Once common along hiking and nature trails of the British countryside, Clarion Houses were popular meeting spots for the sweet intersection of nature-lovers and socialists. The clubhouses grew out of the Clarion Movement, a loosely socialist organization based around a Manchester newspaper of the same name. This one in particular, in Newchurch-in-Pendle, is the last one in existence.
The Clarion House wears many hats. It’s home to a cycling club, originally the distributors of the aforementioned newspapers. It also hosts walking clubs, handicraft groups, and even a choir. Throughout its history, the Clarion House has provided essential facilities to these visitors and patrons while encouraging socialist ideals through not only political discussion and pamphlets, but also by running on a cooperative basis. The Independent Labor Party, an established political entity whose ethos jibed with Clarion’s, even opened up their own clubhouses under the Clarion House name.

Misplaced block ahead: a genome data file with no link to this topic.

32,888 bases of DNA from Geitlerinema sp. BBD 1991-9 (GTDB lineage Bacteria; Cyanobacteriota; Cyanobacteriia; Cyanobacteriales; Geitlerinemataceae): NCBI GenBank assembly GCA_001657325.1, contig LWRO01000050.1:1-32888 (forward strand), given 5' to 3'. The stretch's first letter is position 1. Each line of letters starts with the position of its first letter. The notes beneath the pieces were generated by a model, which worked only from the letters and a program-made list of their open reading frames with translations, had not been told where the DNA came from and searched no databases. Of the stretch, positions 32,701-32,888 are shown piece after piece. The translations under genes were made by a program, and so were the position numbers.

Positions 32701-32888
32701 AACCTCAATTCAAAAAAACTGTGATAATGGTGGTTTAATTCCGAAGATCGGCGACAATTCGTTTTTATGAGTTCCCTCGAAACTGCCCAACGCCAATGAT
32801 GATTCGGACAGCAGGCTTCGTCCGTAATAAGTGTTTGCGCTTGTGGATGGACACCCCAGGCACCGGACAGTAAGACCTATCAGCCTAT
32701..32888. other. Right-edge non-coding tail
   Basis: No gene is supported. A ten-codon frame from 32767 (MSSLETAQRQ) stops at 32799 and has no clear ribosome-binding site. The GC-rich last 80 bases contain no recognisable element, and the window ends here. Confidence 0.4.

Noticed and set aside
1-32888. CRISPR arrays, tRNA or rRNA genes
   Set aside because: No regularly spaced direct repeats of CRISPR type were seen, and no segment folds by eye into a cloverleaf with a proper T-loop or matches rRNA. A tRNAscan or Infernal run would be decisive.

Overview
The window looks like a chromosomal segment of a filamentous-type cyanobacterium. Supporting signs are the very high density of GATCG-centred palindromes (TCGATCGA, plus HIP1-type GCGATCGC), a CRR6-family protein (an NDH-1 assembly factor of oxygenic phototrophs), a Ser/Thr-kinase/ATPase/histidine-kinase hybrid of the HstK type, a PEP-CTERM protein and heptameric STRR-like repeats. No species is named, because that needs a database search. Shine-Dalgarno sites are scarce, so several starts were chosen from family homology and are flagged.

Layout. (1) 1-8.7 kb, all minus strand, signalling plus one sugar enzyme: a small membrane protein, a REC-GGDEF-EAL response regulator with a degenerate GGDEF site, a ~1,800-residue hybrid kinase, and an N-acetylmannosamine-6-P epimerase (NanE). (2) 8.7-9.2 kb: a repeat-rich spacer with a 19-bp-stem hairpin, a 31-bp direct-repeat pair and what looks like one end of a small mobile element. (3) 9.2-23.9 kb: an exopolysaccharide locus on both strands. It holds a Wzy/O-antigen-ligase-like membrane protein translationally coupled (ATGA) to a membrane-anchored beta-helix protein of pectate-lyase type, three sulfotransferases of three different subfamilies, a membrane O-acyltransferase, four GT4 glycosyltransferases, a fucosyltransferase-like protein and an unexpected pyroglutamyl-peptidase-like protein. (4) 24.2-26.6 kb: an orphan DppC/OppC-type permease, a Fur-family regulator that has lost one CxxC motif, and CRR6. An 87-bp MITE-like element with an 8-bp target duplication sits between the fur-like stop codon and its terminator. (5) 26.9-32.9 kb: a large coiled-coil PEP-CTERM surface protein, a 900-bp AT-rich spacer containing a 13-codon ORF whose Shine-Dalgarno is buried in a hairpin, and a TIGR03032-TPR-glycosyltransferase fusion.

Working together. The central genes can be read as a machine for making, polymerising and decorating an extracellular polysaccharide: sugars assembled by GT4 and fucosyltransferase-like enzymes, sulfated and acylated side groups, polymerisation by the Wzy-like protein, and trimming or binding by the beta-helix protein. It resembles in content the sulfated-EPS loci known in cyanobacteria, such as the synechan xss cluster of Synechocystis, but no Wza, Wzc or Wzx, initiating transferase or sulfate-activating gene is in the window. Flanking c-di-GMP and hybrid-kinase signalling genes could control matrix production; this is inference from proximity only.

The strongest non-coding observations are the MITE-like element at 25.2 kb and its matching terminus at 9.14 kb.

The final Clarion House, resting in the hills of Lancashire, was built in 1912 by the Nelson branch of the Independent Labour Party. The ILP no longer operates independently, having rejoined the Labour Party in 1975, but the land-holding body it set up to help manage the Clarion House still runs the facility. It sits in the Pennines, prime walking country in the shadow of Pendle Hill, the site of Britain’s most infamous witch trials.
The house still attracts a largely left-of-center clientele, many of whom are members of the still-operational cycling club.
While the house serves tea, coffee, and a small range of snacks, they do encourage cyclists and hikers to bring their own food, providing in effect an indoor picnic area where like-minded socialists can enter into political discussions with fantastic views across the valley.
This is the last remnant of an organization that, through a number of iterations, contributed to the development of the Labour movement in Britain by providing a safe space for unconventional political ideals.
Know Before You Go
Right-of-center political views are of course welcomed, and challenged, respectfully. The road past the house is very narrow. If driving you may find parking nearby very difficult, so be prepared for a walk.The building itself is only open on Sundays, but at other times visitors are welcome to use the outside facilities such as the benches.